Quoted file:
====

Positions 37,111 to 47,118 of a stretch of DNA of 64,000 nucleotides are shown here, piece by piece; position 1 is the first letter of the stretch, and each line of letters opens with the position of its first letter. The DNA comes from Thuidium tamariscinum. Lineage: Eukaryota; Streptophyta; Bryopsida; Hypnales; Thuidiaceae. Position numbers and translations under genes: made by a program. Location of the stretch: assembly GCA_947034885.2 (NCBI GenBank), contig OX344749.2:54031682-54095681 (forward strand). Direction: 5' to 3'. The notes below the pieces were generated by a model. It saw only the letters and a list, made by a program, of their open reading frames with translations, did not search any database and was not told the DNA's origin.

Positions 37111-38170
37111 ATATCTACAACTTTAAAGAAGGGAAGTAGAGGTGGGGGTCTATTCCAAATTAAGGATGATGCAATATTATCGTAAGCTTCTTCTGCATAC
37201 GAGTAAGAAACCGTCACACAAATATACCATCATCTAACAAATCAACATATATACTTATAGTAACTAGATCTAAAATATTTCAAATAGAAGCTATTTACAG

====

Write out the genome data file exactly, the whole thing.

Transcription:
Positions 37,111 to 47,118 of a stretch of DNA of 64,000 nucleotides are shown here, piece by piece; position 1 is the first letter of the stretch, and each line of letters opens with the position of its first letter. The DNA comes from Thuidium tamariscinum. Lineage: Eukaryota; Streptophyta; Bryopsida; Hypnales; Thuidiaceae. Position numbers and translations under genes: made by a program. Location of the stretch: assembly GCA_947034885.2 (NCBI GenBank), contig OX344749.2:54031682-54095681 (forward strand). Direction: 5' to 3'. The notes below the pieces were generated by a model. It saw only the letters and a list, made by a program, of their open reading frames with translations, did not search any database and was not told the DNA's origin.

Positions 37111-38170
37111 ATATCTACAACTTTAAAGAAGGGAAGTAGAGGTGGGGGTCTATTCCAAATTAAGGATGATGCAATATTATCGTAAGCTTCTTCTGCATAC
37201 GAGTAAGAAACCGTCACACAAATATACCATCATCTAACAAATCAACATATATACTTATAGTAACTAGATCTAAAATATTTCAAATAGAAGCTATTTACAG